Demanding supply management and supplying demand management: transboundary waters in Sub-Saharan Africa uri icon

abstract

  • The emphasis of the world's transboundary water law has gradually shifted in the past half century from water resources development to water resources management and environmental protection. This change in institutional focus is a natural outcome of changing resource conditions, in particular the high levels of water resources development achieved in many regions as well as rising economic prosperity and associated changes in environmental perception. Surprisingly, this analysis reveals that transboundary water law in Sub-Saharan Africa (SSA) follows these global trends even though SSA's levels of water resources development, economic prosperity, and food security are significantly lower than any other region in the world. These findings suggest that the nature of SSA's transboundary water law may be largely "handed down? from other parts of the world with different realities than those present in SSA. Recognizing this relationship can provide important lessons for improving transboundary water governance in the region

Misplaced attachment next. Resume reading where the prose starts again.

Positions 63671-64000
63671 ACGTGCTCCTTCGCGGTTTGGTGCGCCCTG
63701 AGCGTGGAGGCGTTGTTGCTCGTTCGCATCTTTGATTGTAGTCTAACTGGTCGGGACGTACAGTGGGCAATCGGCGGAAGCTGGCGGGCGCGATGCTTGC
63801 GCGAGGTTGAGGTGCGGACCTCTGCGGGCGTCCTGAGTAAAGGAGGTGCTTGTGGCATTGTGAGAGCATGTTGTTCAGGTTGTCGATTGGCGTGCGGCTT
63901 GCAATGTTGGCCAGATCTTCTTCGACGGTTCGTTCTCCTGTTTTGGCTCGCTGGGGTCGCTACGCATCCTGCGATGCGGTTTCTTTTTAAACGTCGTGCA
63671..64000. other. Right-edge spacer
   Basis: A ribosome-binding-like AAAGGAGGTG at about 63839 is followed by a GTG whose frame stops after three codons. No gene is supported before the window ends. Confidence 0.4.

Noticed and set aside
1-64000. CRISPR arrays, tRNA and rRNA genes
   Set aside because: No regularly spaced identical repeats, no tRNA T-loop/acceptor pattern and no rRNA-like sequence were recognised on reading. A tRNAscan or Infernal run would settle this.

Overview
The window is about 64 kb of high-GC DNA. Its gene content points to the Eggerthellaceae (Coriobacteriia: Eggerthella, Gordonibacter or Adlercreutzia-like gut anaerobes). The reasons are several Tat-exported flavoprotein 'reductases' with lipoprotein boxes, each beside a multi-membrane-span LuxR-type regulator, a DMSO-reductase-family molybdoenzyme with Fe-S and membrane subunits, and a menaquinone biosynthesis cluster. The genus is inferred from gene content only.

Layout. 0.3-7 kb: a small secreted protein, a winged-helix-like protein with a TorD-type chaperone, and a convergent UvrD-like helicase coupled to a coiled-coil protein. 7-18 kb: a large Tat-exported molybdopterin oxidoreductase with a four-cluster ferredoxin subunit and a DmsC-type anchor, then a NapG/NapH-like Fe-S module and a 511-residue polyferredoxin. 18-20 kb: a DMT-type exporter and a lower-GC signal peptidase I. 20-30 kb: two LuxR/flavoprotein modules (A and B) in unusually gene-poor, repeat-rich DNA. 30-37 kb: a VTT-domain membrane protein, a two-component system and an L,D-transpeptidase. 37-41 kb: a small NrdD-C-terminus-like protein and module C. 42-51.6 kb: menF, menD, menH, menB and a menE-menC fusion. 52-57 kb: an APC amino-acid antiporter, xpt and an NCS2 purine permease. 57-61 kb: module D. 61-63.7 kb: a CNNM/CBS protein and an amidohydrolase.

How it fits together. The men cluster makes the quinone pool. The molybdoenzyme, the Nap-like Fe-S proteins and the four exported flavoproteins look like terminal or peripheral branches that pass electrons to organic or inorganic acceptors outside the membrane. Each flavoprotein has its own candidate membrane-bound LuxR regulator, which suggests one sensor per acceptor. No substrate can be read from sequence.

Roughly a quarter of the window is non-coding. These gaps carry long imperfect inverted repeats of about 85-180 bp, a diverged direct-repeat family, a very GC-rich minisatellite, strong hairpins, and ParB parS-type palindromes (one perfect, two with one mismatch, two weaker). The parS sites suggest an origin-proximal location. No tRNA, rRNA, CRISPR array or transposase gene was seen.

publication date

  • 2007